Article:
The Counselor

March 9, 2014

Note: I have seen the 20-odd-minute longer Extended Cut and not the Theatrical version. Also: More spoilers than usual. Not that it matters.  


The Counselor doesn’t care what you think of it.  It just doesn’t.  It’s an admirable quality in this instance, and doubly so when you consider the pedigree: First screenplay by Pulitzer Prize winner Cormac McCarthy (who has entered the cinematic pantheon to some degree when his book No Country Old Men was adapted into a Best Picture winner), directed by Ridley Scott, supporting roles for Brad Pitt and Cameron Diaz and a host of character actors to boot.  Despite all this, or maybe because of its gravitas-heavy position before a camera began to roll, it really just doesn’t give a damn what you think.  None of which is to say it’s a good movie, though it is certainly an interesting one, even in a somewhat limited “your mileage may vary” sort of way.  If you can handle (or, preferably, relish) the hard-bitten cynicism that dwarfs most modern noirs, this might be for you.  If you can handle long exchanges that probe the nature of existence to varying degrees of success, then it might be for you.  If you can appreciate that the McGuffin spends the entire film traveling in a septic truck – yes, the thing everyone wants is submerged in shit – then this might be the film for you. Read the rest of this entry »


October 4, 2013

Jake Prisoners Loki 1

Much has been made of the death of mid-budget adult dramas and thrillers in the movie marketplace, and not without a great deal of truth.  Box office and, consequently, studio budgets (or is it the other way around?) are sinking more and more money into tentpole affairs looking to do huge dollars, and the modestly sized films that might appeal to an older audience are shut out.  The reasons of this are many and certainly debatable, but either way, it should be quite refreshing for a well reviewed (and festival hit) independent feature to top the box office.  There are few, if any, special effects and so little bombast in Dennis Villenueve’s Prisoners that it’s so-far moderate success (in the admittedly barren September/October period) might seem laudable on its own.  Of course I’m ignoring the success of Lee Daniels’ The Butler, but there’s something slightly different about Serious And Significant Films About History/Race that is just plain different from a thriller.  The problem is that Prisoners is, while cinematic in duration and even somewhat in ambition, it isn’t terribly successful. Read the rest of this entry »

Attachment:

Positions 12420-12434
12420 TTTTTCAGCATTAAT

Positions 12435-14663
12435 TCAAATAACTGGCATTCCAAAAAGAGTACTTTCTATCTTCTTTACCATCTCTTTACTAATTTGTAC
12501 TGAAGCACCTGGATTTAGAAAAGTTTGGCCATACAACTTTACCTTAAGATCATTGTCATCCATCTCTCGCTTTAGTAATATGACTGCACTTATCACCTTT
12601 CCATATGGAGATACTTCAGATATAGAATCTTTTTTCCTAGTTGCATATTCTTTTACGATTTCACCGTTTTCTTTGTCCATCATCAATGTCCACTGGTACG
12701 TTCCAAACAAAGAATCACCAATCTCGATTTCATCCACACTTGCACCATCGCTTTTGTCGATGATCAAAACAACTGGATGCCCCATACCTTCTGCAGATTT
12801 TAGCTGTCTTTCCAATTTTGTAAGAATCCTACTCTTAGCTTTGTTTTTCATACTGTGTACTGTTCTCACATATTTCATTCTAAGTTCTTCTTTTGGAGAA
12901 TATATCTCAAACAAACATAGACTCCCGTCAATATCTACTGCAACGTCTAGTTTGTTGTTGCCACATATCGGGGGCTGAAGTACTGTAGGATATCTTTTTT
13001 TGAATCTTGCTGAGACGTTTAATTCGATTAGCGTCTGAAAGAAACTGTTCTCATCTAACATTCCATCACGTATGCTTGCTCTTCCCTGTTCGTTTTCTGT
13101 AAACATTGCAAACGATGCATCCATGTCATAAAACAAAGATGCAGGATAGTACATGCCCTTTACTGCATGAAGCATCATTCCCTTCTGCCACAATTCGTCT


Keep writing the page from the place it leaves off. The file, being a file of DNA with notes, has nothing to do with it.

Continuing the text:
Pain & Gain

April 26, 2013


When I read Pete Collins’ bizarre, incredible “Pain and Gain” story, recounting the events in the mid-90s of the “Sun Gym Gang”, my first thought was, “this is a Coen Brothers film.”  The elements were all there: deluded moron criminals, ever increasing amounts of absurdity, horrific events that seamlessly combine tragedy and farce.  I already knew at the time that it was set to be Michael Bay’s next picture, however, and when I eventually saw the trailer, I predicted it would be crass, stupid, and not at all respectful of the real crimes or the victims.  I was basically right about all of that, and yet… Read the rest of this entry »

With the rebirth of scripted television and the rise of original cable programming came the need for networks to establish an identity to rope in new viewers.  Gone were the days of four broadcast networks wheeling out their new shows over the course of a month and people picking and choosing; original programming is now year-round and there are a lot more outlets to choose from.  As such, cable networks have developed brand identities in the hopes of building a core audience of faithful viewers who are always willing to check out their new shows because they have certain expectations.  FX is largely male-oriented and ‘edgy’, HBO is high-quality content for the discerning viewer, USA is light entertainments, and TNT hews closer to broadcast drama procedurals.  AMC has been in the original series game for five years now, and off the back of Mad Men and Breaking Bad, they’ve gained enough critical acclaim (and the awards that go with it) to see themselves as the only true rival for HBO’s high-quality crown.  The idea, I think, is to not have any particular genre niche to cater to, but rather to create and maintain a stock of exceptionally good shows that anybody who likes good TV can tune into and enjoy.  Their biggest hit to date, The Walking Dead, complicates this, of course, as it is a fairly mediocre show that doesn’t transcend its zombie trappings at all, but like HBO and True Blood, AMC won’t complain about a hugely successful money maker.  The Killing, based on the acclaimed Danish series Forbrydelsen, on the other hand, is clearly attempting to rise above its crime genre roots and become The Next Great Thing.  At that it fails miserably, but for reasons that go beyond simple execution.  Read the rest of this entry »